Writing your first book is not an easy feat, and there are a lot of different factors that take place. If you have been following me on this series, or you have just joined, I am covering the fundamentals of writing your very first novel and preparing you for what is to come. Pretty exciting, right!

Part 3 of this series talks about your first chapter. This is where the curtains are pulled back and the show begins. It can be downright terrifying because the cold hard truth is that if the reader doesn’t like your first chapter then they probably aren’t going to continue reading.

BUT, don’t worry, my fellow writers. There are 4 components of a first chapter that you can implement to ensure your readers stay.

Remember, this article is the third in a series of writing your first book, and everything here is to help you achieve your goal. What is in this series? I’ll remind you:

Part 1: Where to Begin.

Part 2: The First Sentence.

Part 3: The First Chapter.

Part 4: Tools and Tips to Continue.

I’ll also have an awesome checklist for you in part 4 where you can implement these teachings.

Let’s jump into your first chapter!



Your stories promise is the most important part of writing your novel. Putting all the techniques aside, your stories promise is why you are writing this novel, who you are writing it for, and how you want to connect with your readers.

This can be through an emotional or intellectual level. This promise must be an ongoing theme throughout your story, otherwise, you can come across as an amateur due to the inconstancy and can essentially leave your reader feeling unsatisfied.


RELATED: How to Write a Plot Outline



Last week we spoke about creating a strong opening line and the different components and types you can have in your novel. A strong opening line is something that embodies your stories promise, as well as draws the reader in through intrigue.

My all-time favourite opening line is from ‘The Hobbit’ by J.R.R. Tolkien:

‘In a hole in the ground there lived a hobbit. Not a nasty, dirty, wet hole, filled with the ends of worms and an oozy smell, nor yet a dry, bare, sandy hole with nothing in it to sit down on or to eat: it was a hobbit-hole, and that means comfort.’

I am immediately intrigued and interested in reading more. Remember, there are 6 components of a strong opening line:

  • Conflict
  • Question
  • Emotional connection
  • Humour
  • Shock
  • Twist

And 7 different types of opening lines you can use for your first sentence:

  • An action
  • A character
  • A Setting
  • Dialogue
  • A thought
  • A statement
  • World building

Find what best suits your story, holds to your promise, and creates a strong sense of intrigue to draw your reader in.

You can find out more about opening lines in Writing your First Book: Part 2.



So you’ve created the opening line, awesome! Now it’s time for the body of the chapter. This is the part that is going to keep your boat afloat by keeping the reader interested. What do you include in a supportive body? Here are a few examples and considerations:

  • The length of the chapter: too short and you may not capture your reader’s interest. Too long and you can lose it.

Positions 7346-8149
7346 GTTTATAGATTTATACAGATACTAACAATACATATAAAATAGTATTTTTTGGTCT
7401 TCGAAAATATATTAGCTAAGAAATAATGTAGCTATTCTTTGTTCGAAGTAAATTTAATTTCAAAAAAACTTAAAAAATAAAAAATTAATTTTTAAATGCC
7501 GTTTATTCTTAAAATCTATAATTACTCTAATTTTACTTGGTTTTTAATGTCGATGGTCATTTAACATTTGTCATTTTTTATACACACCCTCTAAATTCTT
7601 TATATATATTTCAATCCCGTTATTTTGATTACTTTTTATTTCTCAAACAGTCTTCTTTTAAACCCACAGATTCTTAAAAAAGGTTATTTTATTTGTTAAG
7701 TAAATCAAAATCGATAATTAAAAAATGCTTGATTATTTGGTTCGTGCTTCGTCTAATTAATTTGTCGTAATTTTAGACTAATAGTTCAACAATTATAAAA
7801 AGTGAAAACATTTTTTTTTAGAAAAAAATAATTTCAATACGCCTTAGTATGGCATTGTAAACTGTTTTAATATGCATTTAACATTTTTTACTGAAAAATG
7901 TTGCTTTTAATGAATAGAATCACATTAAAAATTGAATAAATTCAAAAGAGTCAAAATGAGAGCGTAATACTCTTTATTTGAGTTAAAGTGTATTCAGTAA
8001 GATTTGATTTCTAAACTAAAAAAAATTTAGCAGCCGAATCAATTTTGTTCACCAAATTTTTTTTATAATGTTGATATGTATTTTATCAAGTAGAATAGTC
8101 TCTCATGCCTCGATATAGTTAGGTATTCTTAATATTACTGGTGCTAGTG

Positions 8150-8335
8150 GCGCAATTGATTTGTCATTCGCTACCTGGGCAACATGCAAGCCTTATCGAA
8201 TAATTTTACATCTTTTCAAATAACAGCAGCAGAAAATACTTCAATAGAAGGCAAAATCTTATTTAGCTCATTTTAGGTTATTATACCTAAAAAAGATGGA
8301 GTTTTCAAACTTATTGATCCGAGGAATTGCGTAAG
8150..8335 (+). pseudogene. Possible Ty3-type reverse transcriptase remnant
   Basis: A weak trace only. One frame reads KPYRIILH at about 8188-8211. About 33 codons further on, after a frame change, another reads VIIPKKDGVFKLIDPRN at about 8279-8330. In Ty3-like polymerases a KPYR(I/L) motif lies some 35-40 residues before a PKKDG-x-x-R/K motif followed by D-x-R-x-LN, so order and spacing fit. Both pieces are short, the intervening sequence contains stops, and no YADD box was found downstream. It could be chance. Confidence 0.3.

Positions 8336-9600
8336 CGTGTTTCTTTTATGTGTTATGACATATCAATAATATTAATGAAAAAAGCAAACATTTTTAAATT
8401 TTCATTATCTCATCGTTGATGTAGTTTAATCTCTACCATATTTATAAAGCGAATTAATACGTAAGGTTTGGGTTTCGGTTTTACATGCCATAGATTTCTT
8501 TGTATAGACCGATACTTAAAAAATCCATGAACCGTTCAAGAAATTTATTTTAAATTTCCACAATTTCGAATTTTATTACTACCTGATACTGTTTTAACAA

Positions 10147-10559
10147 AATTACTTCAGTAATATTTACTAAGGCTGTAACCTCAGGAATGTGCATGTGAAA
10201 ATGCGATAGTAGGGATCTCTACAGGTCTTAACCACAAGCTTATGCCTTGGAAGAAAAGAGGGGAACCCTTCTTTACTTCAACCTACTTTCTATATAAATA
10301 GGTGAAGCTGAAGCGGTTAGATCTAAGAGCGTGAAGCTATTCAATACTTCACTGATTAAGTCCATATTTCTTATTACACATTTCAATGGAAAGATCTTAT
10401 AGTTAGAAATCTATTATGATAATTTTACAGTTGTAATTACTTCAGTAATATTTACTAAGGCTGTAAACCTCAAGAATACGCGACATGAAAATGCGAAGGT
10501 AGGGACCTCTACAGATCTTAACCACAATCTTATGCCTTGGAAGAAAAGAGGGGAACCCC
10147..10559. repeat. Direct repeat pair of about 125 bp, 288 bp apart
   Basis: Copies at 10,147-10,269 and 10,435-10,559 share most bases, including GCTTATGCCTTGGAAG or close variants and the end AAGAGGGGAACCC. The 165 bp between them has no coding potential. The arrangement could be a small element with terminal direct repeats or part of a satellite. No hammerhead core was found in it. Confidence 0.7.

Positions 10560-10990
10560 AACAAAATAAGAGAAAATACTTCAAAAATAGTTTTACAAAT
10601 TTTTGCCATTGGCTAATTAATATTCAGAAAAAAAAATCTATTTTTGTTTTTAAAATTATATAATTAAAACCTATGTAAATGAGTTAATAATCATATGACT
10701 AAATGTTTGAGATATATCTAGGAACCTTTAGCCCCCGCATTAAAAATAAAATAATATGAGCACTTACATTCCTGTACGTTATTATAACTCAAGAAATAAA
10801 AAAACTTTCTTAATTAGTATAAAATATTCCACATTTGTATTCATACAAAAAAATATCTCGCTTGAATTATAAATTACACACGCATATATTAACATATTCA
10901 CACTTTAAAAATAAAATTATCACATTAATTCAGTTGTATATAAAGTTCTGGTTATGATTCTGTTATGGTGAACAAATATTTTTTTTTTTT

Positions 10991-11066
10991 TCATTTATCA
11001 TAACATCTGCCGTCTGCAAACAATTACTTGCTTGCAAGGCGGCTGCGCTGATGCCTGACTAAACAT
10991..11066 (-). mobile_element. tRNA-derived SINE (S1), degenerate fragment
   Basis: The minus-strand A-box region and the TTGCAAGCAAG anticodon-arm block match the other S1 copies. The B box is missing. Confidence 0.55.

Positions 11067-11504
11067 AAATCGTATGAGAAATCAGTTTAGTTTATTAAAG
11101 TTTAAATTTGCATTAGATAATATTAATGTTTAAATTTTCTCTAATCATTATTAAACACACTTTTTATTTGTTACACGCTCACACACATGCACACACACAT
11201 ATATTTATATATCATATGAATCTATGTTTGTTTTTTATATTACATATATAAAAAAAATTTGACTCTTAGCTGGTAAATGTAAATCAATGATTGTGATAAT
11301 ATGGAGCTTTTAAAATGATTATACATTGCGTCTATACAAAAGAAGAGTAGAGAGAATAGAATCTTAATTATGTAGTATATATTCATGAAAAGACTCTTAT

• A number of scenes: the length of your chapters will affect this, and there is no hard and fast rule, but generally speaking 4-5 scenes per chapter is a good place to start.
  • Switching POV’s: I wouldn’t recommend that in the first chapter, as you don’t want to confuse your reader, but thereafter go right ahead!

The most important thing is that you want to excite, interest and intrigue your reader, but at the same time not make them feel overwhelmed by the experience.

Practice makes perfect at finding that right balance. Remember, your first draft is just that, it’s not the finished product so allow yourself some breathing room for mistakes.


RELATED: Creating your Individual and Unique Voice



Whether or not you leave your reader with a question or a cliff-hanger, your reader is left with an ultimatum: do they continue reading?

Hopefully, the reader feels some sort of connection to your main character by the end of the chapter, so how do you keep them invested in your MC and make them turn the page?

The most effective and exciting ending is to leave the character on a cliff-hanger. It sparks several emotions in the reader such as fear for the character, intrigue or wonderment.

Another way to leave your reader wanting to turn the page is to create some sort of conflict in your ending. This can be through an argument, emotional turmoil or even a barrier in the surroundings of your character that does not allow him/her to pass and continue the journey.

Conflict creates tension. Tension creates curiosity. Curiosity turns the page.


All finished. Let’s chat!

Congrats, fellow writers. The first chapter can feel intimidating, but with practice and the right strategies, I believe you can do it!

Let me know if writing your novel part three: the first chapter, treated you well, and if you think there is anything missing that you would like to learn about.

Hit me up in the comments, I’d love to hear from you!

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